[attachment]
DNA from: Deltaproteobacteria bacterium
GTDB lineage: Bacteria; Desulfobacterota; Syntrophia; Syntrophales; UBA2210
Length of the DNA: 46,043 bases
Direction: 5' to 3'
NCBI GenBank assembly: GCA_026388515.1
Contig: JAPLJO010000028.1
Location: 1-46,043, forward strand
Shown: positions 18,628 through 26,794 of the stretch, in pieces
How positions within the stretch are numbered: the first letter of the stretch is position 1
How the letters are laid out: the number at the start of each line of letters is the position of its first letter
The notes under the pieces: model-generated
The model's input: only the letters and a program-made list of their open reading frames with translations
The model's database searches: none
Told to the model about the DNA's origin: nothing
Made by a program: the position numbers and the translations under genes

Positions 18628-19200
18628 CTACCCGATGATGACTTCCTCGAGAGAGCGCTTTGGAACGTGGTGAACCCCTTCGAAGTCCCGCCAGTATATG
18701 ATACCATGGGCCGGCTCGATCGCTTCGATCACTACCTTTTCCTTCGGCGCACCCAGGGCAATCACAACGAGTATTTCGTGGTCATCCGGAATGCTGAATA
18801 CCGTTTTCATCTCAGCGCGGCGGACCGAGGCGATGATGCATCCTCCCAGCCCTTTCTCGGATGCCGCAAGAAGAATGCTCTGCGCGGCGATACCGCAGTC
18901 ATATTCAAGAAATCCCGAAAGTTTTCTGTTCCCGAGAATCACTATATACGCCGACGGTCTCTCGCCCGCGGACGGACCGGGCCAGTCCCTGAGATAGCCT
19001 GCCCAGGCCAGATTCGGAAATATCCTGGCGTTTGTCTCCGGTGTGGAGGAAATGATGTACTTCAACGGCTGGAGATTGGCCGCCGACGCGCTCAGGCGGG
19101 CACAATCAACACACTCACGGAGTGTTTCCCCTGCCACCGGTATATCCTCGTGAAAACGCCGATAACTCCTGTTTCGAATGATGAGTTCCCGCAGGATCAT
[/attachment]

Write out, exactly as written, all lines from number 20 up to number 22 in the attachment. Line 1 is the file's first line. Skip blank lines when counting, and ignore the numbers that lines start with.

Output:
18901 ATATTCAAGAAATCCCGAAAGTTTTCTGTTCCCGAGAATCACTATATACGCCGACGGTCTCTCGCCCGCGGACGGACCGGGCCAGTCCCTGAGATAGCCT
19001 GCCCAGGCCAGATTCGGAAATATCCTGGCGTTTGTCTCCGGTGTGGAGGAAATGATGTACTTCAACGGCTGGAGATTGGCCGCCGACGCGCTCAGGCGGG
19101 CACAATCAACACACTCACGGAGTGTTTCCCCTGCCACCGGTATATCCTCGTGAAAACGCCGATAACTCCTGTTTCGAATGATGAGTTCCCGCAGGATCAT